Within hours, President Johnson ordered the launching of retaliatory air strikes (Operation Pierce Arrow) on the bases of the North Vietnamese torpedo boats and announced, in a television address to the American public that same evening, that U.S. naval forces had been attacked. Johnson requested approval of a resolution "expressing the unity and determination of the United States in supporting freedom and in protecting peace in southeast Asia", stating that the resolution should express support "for all necessary action to protect our Armed Forces", but repeated previous assurances that "the United States ... seeks no wider war". As the nation entered the final three months of political campaigning for the 1964 elections (in which Johnson was standing for election), the president contended that the resolution would help "hostile nations ... understand" that the United States was unified in its determination "to continue to protect its national interests".[10]

On August 6, U.S. Secretary of Defense Robert S. McNamara testified before a joint session of the Senate Foreign Relations and Armed Services committees. He stated that Maddox had been "carrying out a routine mission of the type we carry out all over the world at all times" and denied that it had been in any way involved in South Vietnamese patrol boat raids on the offshore islands of Hon Me and Hon Nieu on the nights of July 30 and July 31.[7] The administration did not, however, disclose that the island raids, although separate from the mission of Maddox, had been part of a program of clandestine attacks on North Vietnamese installations called Operation Plan 34A. These operations were carried out by U.S.-trained South Vietnamese commandos under the control of a special operations unit of the U.S. Military Assistance Command, Vietnam called the Studies and Operations Group.[11]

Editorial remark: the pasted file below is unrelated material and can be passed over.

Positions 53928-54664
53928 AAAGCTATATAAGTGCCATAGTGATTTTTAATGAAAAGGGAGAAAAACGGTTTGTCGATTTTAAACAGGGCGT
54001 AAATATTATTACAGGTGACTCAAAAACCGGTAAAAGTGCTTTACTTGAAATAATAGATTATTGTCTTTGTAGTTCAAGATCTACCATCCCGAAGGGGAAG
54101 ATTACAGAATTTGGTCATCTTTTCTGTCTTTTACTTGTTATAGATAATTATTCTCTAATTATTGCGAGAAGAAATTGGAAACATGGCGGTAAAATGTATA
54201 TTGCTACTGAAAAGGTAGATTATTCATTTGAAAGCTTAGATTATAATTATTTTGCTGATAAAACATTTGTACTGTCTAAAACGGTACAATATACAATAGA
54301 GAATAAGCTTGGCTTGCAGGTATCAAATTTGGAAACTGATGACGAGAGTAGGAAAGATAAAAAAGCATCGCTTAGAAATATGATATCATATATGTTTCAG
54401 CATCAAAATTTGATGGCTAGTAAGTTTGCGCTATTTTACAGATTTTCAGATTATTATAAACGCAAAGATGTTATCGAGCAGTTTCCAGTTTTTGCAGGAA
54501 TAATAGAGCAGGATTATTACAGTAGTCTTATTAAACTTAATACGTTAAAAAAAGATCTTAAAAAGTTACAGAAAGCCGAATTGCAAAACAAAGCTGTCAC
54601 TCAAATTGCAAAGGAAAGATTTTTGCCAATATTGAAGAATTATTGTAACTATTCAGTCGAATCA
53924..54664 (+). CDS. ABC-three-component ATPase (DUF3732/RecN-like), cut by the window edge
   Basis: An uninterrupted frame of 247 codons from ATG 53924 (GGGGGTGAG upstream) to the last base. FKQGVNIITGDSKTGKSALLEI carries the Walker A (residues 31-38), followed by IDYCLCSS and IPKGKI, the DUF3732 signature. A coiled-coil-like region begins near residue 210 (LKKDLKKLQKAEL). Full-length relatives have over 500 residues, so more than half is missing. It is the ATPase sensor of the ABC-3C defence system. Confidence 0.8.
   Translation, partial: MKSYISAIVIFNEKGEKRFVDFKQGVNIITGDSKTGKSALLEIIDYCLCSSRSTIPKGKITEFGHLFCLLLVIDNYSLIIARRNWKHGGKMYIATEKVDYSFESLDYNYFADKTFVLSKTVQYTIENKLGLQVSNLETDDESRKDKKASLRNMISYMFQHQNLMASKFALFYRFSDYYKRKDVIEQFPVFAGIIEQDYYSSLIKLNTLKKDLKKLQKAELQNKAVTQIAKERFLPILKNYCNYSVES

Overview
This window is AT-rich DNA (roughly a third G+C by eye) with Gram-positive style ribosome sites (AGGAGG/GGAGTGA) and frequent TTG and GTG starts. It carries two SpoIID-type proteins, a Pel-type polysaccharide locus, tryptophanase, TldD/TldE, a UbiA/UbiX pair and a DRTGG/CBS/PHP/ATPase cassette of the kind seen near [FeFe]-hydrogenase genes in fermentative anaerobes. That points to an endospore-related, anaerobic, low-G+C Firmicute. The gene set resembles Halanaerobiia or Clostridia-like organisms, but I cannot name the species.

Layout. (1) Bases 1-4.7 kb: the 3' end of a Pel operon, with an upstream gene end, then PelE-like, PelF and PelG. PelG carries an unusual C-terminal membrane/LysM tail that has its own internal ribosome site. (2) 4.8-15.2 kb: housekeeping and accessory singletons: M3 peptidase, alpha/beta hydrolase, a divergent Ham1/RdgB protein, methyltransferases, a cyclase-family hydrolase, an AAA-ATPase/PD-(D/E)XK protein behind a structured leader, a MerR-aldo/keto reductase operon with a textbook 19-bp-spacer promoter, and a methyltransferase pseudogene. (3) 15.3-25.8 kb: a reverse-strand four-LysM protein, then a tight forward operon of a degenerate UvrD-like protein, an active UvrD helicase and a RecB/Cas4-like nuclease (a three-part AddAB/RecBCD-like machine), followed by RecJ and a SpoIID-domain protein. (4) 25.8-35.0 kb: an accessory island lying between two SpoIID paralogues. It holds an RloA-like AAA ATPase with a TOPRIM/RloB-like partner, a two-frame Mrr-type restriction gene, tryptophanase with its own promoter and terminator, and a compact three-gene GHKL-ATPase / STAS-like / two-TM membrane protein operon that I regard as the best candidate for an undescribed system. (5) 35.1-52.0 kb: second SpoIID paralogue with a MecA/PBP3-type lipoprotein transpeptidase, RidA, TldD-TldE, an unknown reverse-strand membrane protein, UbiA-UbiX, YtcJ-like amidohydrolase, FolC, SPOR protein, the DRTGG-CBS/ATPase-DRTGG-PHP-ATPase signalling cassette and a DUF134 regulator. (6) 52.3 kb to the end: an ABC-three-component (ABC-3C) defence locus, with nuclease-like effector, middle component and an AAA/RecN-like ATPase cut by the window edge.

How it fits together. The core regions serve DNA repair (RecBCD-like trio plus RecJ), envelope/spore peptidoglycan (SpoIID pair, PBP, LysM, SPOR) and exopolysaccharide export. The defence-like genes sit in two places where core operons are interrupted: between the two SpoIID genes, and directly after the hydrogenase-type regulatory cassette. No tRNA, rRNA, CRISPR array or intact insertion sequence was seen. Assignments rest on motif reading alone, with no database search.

After fewer than nine hours of committee consideration and floor debate, Congress voted, on August 10, 1964, on a joint resolution authorizing the president "to take all necessary steps, including the use of armed force, to assist any member or protocol state of the Southeast Asia Collective Defense Treaty requesting assistance in defense of its freedom". (H.J. RES 1145 1964) The unanimous affirmative vote in the House of Representatives was 416–0. (However, Republican Congressman Eugene Siler of Kentucky, who was not present but opposed the measure, was "paired" with another member who favored the resolution—i.e., his opposition was not counted, but the vote in favor was one less than it would have been.) The Senate conferred its approval by a vote of 88–2. Some members expressed misgivings about the measure, but in the end, Democratic Senators Wayne Morse of Oregon and Ernest Gruening of Alaska cast the only nay votes.[12] At the time, Senator Morse warned that "I believe this resolution to be a historic mistake."[13]


By 1967, the rationale for what had become a costly U.S. involvement In the Vietnam War was receiving close scrutiny. With opposition to the war mounting, a movement to repeal the resolution—which war critics decried as having given the Johnson administration a "blank check"—began to gather steam.

An investigation by the Senate Foreign Relations Committee revealed that Maddox had been on an electronic intelligence collection mission off the North Vietnamese coast.[14] It also learned that the U.S. Naval Communication Center in the Philippine Islands, in reviewing ships' messages, had questioned whether any second attack had actually occurred.[7]

The administration of President Richard Nixon, which took office in January 1969, initially opposed repeal, warning of "consequences for Southeast Asia [that] go beyond the war in Vietnam". In 1970 the administration began to shift its stance. It asserted that its conduct of operations in Southeast Asia was based not on the resolution but was a constitutional exercise of the President's authority, as Commander in Chief of U.S. military forces, to take necessary steps to protect American troops as they were gradually withdrawn[15] (the U.S. had begun withdrawing its forces from Vietnam in 1969 under a policy known as "Vietnamization").

Mounting public opinion against the war eventually led to the repeal of the resolution, which was attached to the Foreign Military Sales Act that Nixon signed in January 1971.[16] Seeking to restore limits on presidential authority to engage U.S. forces without a formal declaration of war, Congress passed the War Powers Resolution in 1973, over Nixon's veto. The War Powers Resolution, which is still in effect, sets forth certain requirements for the President to consult with Congress in regard to decisions that engage U.S. forces in hostilities or imminent hostilities.